OxyContin is a semisynthetic opioid analgesic prescribed for moderate to severe pain. It contains oxycodone, the active compound found in Percocet, Roxicodone and Tylox. OxyContin contains 10-180 milligrams of oxycodone in a timed-release tablet. Regardless of the dosage, OxyContin poses a threat of toxic poisoning and it is highly addictive. Street names for OxyContin include “Oxy,” “OC” and “hillbilly heroin.”
The drug, a member of the opiate family, binds to receptors in the brain, spinal cord and gastrointestinal tract. As a central nervous system depressant, it produces a sense of ease and helps change the perception of pain. As an individual continues to take the drug, the body becomes accustomed to the levels of oxycodone and needs more to maintain its sense of ease, causing a dependence on the drug. With every stage of leveling, the body requires higher and more frequent dosages.
OxyContin addiction has a negative impact on an addict’s physical and psychological health. It causes great distress in social, occupational and relational functioning. The addict becomes consumed with obtaining and using OxyContin. Euphoria produced by OxyContin becomes shorter-lasting and the addict ends up needing to continue use to avoid the sickness of withdrawal.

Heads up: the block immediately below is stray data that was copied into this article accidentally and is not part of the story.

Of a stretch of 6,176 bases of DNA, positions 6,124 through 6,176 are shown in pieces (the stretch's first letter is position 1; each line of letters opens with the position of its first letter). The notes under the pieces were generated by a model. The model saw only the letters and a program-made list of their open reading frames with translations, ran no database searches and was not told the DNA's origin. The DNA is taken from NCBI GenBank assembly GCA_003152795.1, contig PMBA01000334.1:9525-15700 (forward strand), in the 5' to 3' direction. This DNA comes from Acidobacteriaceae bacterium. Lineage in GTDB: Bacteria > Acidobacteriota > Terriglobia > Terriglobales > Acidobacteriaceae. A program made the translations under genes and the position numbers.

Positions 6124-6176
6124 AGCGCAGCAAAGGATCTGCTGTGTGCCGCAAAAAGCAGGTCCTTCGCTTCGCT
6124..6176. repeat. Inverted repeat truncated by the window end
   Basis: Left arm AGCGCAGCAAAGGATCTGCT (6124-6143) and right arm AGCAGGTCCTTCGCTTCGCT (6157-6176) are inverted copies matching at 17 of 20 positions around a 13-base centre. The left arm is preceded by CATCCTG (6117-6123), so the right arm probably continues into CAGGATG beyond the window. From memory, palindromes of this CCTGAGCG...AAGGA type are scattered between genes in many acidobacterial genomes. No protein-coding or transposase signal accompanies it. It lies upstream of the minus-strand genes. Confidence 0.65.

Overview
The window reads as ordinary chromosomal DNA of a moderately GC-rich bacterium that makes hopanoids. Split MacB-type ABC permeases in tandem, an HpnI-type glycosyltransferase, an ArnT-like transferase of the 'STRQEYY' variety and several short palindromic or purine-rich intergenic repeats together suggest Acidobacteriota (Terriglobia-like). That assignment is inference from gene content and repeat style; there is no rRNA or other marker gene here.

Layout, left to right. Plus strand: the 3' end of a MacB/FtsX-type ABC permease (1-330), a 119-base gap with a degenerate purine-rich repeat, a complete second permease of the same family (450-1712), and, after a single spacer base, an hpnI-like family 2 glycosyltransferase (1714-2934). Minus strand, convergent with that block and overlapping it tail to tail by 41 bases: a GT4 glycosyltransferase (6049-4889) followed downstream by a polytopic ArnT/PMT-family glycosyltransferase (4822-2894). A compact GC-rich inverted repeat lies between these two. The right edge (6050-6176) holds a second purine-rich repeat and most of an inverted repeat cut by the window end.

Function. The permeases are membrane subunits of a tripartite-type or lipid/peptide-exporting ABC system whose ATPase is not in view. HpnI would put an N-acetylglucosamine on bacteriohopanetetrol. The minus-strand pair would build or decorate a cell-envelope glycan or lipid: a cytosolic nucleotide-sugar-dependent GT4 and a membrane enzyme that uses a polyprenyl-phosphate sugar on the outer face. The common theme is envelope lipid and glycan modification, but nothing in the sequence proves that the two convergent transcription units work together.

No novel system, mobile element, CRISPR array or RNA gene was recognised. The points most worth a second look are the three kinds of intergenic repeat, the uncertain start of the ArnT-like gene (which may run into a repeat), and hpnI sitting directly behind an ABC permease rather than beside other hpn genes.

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An addict has the best chance of completing OxyContin withdrawal in a licensed drug detox program that will manage the body’s response in the absence of OxyContin. Psychological rebound effects that accompany OxyContin withdrawal are also managed better when the patient is under constant monitoring in a therapeutic environment.
By using a number of medically prescribed drugs such as methadone, buprenorphine, naltrexone and Suboxone, OxyContin withdrawal symptoms can be eased. Administration of these controlled substances should occur within a licensed medical detoxification facility. Doctors and nurses specializing in substance abuse and withdrawal are keenly aware of the symptoms surrounding OxyContin withdrawal and are able to respond rapidly to crises as they arise.
At Lakeview Health Systems, our medical staff monitors detox and dispenses medications to decrease symptoms of opiate withdrawal, helping the addict detox comfortably. Detox alone will not break the abuse cycle. Without follow-up treatment, it is highly unlikely that an addict will be able to maintain long-term sobriety.
Once drugs leave the body, a patient has the ability to learn about the nature of addiction, what triggers a desire to use, how to overcome such triggers and more. These tools give a patient the ability to make positive, life-affirming choices. Putting down drugs and alcohol is just the first step in recovery. Self-examination, changing thought patterns and learning new emotional responses to everyday stressors are the keys to staying sober.
If you are physically ill from OxyContin use, and are tired of being in the bondage of drug addiction and want to live a life filled with potential rather than depression, anxiety and pain, then Lakeview Health Systems is ready to help you.